Four people are uninjured after their plane crashed on takeoff from Anchorage’s Lake Hood airstrip Sunday evening.

Reports came in shortly after 6 p.m. of the DeHavilland Beaver’s crash, in the wooded area just north of the airstrip and south of Northern Lights Boulevard.

National Transportation Safety Board investigators at the scene say the aircraft’s engine lost power at an altitude of about 100 feet. After an unsuccessful attempt to restart the engine, the pilot reportedly made the decision to put the plane down in the trees about 150 yards past the runway.

According to NTSB investigator Chris Shaver, the pilot made the right decision and couldn't have done anything differently based on initial findings.

“As a safety professional, we always tend to tell folks that if they do have a problem, especially right after takeoff from a runway, go straight ahead -- don't try and turn back around to try and get to the airport -- and that's exactly what he did,” Shaver said. “He flew the airplane all the way to the ground, and I'm pretty confident that's one of the reasons they all walked away.”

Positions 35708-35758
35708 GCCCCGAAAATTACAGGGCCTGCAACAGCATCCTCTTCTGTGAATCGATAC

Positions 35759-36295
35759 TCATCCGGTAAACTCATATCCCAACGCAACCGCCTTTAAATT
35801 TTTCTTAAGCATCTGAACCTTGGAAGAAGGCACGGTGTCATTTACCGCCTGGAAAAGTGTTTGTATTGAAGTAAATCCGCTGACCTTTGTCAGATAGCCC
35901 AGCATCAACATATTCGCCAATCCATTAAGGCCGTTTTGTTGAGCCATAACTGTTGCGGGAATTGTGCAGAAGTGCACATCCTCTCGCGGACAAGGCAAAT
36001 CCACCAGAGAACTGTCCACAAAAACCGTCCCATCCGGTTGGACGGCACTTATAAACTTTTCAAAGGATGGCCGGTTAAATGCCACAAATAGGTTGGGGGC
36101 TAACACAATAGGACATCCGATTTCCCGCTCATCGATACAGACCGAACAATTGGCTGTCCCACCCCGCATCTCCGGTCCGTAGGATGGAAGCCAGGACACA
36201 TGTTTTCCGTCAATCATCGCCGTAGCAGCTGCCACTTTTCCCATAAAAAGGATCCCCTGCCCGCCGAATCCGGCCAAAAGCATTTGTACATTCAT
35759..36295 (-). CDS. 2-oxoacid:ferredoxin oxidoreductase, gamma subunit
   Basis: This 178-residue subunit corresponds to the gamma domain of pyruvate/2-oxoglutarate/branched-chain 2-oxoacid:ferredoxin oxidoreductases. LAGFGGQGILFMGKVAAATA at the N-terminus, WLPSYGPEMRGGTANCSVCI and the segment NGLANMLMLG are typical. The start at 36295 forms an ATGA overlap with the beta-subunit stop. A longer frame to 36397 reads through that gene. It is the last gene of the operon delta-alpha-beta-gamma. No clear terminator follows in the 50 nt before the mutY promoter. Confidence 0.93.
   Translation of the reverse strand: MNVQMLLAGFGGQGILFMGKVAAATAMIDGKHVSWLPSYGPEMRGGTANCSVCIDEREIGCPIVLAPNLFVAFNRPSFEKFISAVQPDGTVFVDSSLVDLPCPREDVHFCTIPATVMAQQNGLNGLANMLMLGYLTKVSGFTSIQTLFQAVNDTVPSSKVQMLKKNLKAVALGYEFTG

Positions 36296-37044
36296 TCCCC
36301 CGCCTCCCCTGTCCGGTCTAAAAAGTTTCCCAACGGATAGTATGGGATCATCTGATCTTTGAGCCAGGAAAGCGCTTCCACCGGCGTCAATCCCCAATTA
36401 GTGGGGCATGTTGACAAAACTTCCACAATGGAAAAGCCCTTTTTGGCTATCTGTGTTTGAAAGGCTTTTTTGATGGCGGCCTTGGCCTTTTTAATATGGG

Investigators will spend the next few days looking over the engine, including when it was built and its last maintenance check.

There is no word yet on when crews will be able to remove the plane from the area.